Following the findings of the literature review and field research, Part III, consisting of four chapters, presents the design and experimental investigation of two distinct, novel structural systems out of cast glass components, developed for selfsupporting envelopes. Part III can be considered the main scientific outcome of this dissertation. Firstly, the research, development and experimental validation of an adhesively bonded system utilizing solid cast glass blocks is presented. Numerous full-scale prototypes are made and tested in order to comprehend the structural behaviour of the adhesively bonded glass assembly. A separate chapter explores the main challenges and innovations and defines the construction requirements necessary for the realization of the investigated system at the Crystal Houses Façade in Amsterdam. An important conclusion is that such an adhesively bonded system requires an extremely high dimensional accuracy both in the fabrication of the glass blocks and in the entire construction, and has an irreversible nature, which in turn results in a meticulous and unsustainable construction. Based on the aforementioned challenges, a new concept for glass structures out of dry-assembled interlocking cast glass components is developed that tackles the integral limitations of the adhesively-bonded system. An entire chapter is dedicated to the principles, the establishment of design criteria and to the preliminary exploration and assessment of different interlocking cast glass shapes that can yield an interlocking cast glass system of satisfactory structural performance. Following, the last chapter of this part concerns the experimental and numerical investigation of this second system. The effect of various parameters in the structural behaviour of the system is explored through the production of scaled prototypes and their experimental validation. A numerical model further explores the correlation of the various geometrical parameters of the interlocking geometry to the structural behaviour of the system.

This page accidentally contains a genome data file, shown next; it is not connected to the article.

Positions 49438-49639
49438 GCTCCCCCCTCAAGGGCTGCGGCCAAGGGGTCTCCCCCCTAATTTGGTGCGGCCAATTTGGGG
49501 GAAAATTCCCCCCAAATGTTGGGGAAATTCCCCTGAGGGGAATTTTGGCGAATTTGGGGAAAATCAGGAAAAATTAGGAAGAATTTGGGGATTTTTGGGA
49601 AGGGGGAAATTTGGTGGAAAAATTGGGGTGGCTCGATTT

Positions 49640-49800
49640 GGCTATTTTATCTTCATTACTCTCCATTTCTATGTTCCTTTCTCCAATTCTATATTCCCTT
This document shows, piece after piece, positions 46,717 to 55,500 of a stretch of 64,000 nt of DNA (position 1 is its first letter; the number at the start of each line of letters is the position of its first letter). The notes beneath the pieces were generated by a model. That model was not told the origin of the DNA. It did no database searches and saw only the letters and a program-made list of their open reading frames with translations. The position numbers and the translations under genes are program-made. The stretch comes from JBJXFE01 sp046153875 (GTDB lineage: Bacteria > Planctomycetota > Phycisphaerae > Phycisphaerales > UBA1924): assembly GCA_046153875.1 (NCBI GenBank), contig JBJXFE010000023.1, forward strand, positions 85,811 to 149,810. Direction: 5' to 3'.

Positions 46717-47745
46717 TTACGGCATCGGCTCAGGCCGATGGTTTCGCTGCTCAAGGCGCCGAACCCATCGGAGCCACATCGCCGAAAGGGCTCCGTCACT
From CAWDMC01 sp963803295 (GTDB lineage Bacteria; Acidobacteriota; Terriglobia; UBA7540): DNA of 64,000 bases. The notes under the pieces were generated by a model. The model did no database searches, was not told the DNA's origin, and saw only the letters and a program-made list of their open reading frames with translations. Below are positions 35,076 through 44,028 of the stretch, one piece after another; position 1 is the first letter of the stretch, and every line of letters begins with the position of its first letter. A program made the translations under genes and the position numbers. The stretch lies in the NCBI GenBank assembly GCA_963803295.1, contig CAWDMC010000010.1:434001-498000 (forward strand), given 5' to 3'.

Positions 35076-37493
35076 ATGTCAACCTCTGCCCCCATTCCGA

Finally, Part IV presents an integrated discussion of the research results, summarizing and discussing the main outcomes of the dissertation. Initially, responses to the research questions are given in order to assess the particular findings. Based on the conclusions, further recommendations are made, firstly for overcoming the limitations of the presented research, following by general suggestions on a wider range of the aspects of cast glass that can be explored and contribute to its structural applicability.
The findings of this dissertation prove the feasibility of the discussed systems and can serve as solid guidelines for further applications.
The research presented in this work has been positively received by the international architectural and engineering community. In specific, the presented adhesivelybonded cast block system, which was realized at the Crystal Houses façade, received numerous awards by the structural engineering community, including the Outstanding Innovation Award 2016 by the Society of Façade Engineers and the Glass Innovation Award 2016 from the Bouwend Nederland association. Still, the Crystal Houses façade is but the first real-scale prototype of the developed adhesively bonded system. The actual construction of the façade provided invaluable feedback on the engineering challenges and construction requirements involved in such a system, giving room for new suggestions. This triggered the development of the second presented system with interlocking glass blocks as a reversible, easily assembled solution. The interlocking cast glass block system, initiated within TU Delft and funded partially by a 4TU.bouw grant is yet to be applied in practice. Prototypes of this research, using recycled cast glass components, have been exhibited in international fairs such as the Venice Design 2018, the Dutch Design Week 2018 and Salone del Mobile 2019 and are currently displayed at the material collection of the Vitra Design Museum at the Vitra Schaudepot. The project was also nominated for the New Material Award 2018 under the title Re3 Glass.
Even though cast glass has, so far, been rarely applied in structural applications, the development of new building systems and their experimental validation presented in this work provide a strong basis for further developments and applications in a range of compressive structures. At present, the most considerable drawbacks hindering the marketability of cast glass components are (a) the cost barriers imposed by their customized production and application and (b) the lack of standardized strength data and building guidelines. Thus, even if cast glass elements have proved to be suitable structural components, several economic aspects and logistics need to be tackled, and performance issues need to be further explored, in order to make cast glass a competitive manufacturing method to float production for structural components.